Kevel are a Greek quartet specialising in a style of metal that crosses several subgenres to create a huge slab of sound. On this debut release, there are moments of progressive metal complexity fighting to be heard against huge blocks of instrumental post-metal and sludge. While there isn’t a vocal acting as a central element from everything to pivot, the tunes are huge and often demanding on the listener; each one exploring different intense musical terrains.
The band’s intentions are set out for all to hear on the storming opener ‘Pavlova’, a tune comprising of just under six minutes of heavy riffing, pulling elements from Earthless, Alice In Chains and Goatsnake in equal parts. Between the slower and more oppressive sludge, there are flourishes from more complex influences – a few bars of off-kilter prog tease around the mid point; cleaner guitar tones add unexpected melodies as Katsos Katsoros and Markos Samaras trade riffs and crisper melodies. Somewhere amid the impressive noise, bassist Antonis churns out a grinding, opressive death rattle – his very brief turn breaking free of the oppressive sludge showcasing the sound of a man able to wring the hell out of just four strings. ‘EoD’ turns up the speed, allowing the twin guitar work ample chance to grind and shred – although a few of the lead parts appear a little lost in the deep, downtuned swamp. Once again, though, the riffs here are absolutely first rate: muddy and threatening and yet showing a high degree of complexity. Leading into the track’s second half, the guitars plough headlong into the wall of sound, one retaining a deep chug, the other increasing the intensity with a strangled thrashiness nearing the more pneumatic elements of black metal. With this opening couplet, Kevel go in with both feet first and with absolutely no messing.
‘Siphon of Sin’ brings even more of a cheeky nod to a more Earthless/Karma To Burn style of riffery, albeit delivered with a groove metal edge. In terms of melody, this is one of the album’s standouts, the stripped back relative simplicity of these riffs creating an instant head-nodding appeal. With the quieter elements taking hold, we are given a better insight into drummer Thanasis Politis’s sense of rhythm, constantly shifting the time-sigs between the slow and measured or more jarring progressive elements, a crucial part of the complex Kevel sound even if the guitars often appear to dominate. Closing this particular piece, a tolling bell and a slow, much cleaner riff pushes everything into classic doom territory. With the subsidence of grinding elements, an older sounding guitar part cries briefly with tones that pull straight from the Tony Iommi school of bluesy lead.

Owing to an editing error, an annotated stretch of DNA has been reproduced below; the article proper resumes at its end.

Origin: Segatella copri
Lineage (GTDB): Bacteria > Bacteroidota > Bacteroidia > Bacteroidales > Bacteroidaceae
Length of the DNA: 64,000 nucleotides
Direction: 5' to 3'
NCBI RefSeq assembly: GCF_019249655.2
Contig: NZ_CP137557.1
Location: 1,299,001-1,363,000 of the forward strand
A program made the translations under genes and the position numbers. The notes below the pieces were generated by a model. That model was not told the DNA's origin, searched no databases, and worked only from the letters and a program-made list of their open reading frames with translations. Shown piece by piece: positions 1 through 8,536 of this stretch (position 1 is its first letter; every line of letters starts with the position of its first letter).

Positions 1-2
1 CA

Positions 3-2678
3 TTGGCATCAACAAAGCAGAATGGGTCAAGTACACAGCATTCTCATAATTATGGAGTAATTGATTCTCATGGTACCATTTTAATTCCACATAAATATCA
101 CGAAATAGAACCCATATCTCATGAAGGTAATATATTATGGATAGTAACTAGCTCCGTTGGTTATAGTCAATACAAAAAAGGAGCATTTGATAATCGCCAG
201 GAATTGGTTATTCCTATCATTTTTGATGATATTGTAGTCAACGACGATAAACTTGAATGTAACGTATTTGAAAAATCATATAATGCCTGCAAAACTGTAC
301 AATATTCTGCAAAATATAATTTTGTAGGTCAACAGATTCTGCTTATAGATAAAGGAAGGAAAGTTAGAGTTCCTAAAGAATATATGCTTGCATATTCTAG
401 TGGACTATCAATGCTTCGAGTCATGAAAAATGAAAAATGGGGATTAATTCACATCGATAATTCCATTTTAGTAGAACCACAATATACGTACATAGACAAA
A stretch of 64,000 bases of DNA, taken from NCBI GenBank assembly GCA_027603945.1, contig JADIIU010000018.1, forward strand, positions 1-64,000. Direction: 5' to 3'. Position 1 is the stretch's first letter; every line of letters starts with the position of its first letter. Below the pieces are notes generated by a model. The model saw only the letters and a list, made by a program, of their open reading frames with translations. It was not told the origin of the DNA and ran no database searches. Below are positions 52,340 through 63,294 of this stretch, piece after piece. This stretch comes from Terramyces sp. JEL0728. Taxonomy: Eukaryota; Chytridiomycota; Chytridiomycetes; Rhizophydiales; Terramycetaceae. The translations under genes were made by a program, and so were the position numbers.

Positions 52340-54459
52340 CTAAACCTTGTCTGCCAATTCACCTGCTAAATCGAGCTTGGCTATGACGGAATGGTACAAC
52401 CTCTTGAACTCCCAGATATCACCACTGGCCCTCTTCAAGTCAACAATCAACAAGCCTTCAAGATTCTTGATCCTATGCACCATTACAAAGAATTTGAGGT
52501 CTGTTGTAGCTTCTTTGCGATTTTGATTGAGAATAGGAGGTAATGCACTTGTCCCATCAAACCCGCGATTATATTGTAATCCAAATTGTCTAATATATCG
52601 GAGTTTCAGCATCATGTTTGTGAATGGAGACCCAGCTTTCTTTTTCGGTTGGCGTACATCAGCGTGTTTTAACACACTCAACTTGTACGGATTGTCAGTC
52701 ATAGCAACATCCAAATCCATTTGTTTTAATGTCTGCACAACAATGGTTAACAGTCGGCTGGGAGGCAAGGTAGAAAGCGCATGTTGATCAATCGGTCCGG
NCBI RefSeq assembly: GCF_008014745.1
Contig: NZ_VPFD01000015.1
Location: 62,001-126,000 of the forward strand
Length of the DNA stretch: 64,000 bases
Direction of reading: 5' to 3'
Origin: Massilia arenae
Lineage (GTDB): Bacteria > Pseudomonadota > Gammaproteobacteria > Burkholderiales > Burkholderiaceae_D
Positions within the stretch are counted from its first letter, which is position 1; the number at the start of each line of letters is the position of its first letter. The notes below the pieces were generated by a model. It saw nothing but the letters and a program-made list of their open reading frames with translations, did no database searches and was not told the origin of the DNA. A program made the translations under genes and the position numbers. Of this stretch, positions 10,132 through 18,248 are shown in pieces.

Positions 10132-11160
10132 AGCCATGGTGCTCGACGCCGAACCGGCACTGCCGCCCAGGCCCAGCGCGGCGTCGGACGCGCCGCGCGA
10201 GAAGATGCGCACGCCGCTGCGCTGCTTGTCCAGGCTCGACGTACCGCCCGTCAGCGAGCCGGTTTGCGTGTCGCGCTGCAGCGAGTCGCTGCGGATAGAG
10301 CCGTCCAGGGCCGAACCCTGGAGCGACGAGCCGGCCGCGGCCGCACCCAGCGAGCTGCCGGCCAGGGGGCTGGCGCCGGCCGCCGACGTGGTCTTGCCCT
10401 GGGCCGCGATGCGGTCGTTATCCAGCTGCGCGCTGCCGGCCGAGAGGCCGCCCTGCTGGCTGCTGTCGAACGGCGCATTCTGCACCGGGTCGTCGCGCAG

Breaking into even doomier territory, ‘Seeds of Famine’ paints a bleak musical picture all round, with a grumbling bass bringing a hefty bottom end – often fighting to take the lead – before twin guitars crank out some deep grungy sounds. The beats are slow, the riffs slower; in terms of oppressive heaviness, this is Kevel at their most uncompromising; the slow grooves crawling, mixing up classic Sabbath-isms with the relentless chug of side two of Black Flag’s ‘My War’. At the point where their listeners could break, its out with the thrashy drums and everything kicks into a post-metal shred; the rhythms have a sharp attack, while lead notes bend with a pleasing ugliness. Cranking things farther in the second half, the bendy post-metal is intercut with a deep grind worthy of melodic death metal – excellently played by all. That would be enough, but to top everything, there’s a lead break that teases with eastern motifs, adding a huge amount of melody to a particularly intense eight minutes. In their usual spirit of shifting everything up a gear each time, the title cut closes the disc with some particularly interesting slants on post-metal and doom. The opening section is surprisingly clean, twin guitars laying down a haunting melody before everything decends into a black metal infused grindfest. As before, the string bending is impressive, but rarely as cool as the tendencies to wallow in Sabbath/Earthless doom-grooves, and here the grooves and melodies are stronger than ever. The clean old-school leads in the right speaker channel adding a really accessible slant, totally in contrast to the full on sludgefest which eventually ensues. Keeping the sludgy riffs going apace for the better part of six minutes shows Kevel’s wall of noise approach to be a real DIY force.
With forty minutes of maximum riffage on this debut full length, Kevel make a real statement; ‘Hz of the Unheard’ is a DIY disc that should be investigated by all fans of this style. The instrumental approach means that the riffs are nearly always at the forefront of everything, but the playing is of such a standard that there are rarely any moments where you’ll find yourselves hankering after a vocal melody or any other obvious central point. In terms of heaviness versus imagination versus classic doom riff, Kevel have all the bases covered…and then some.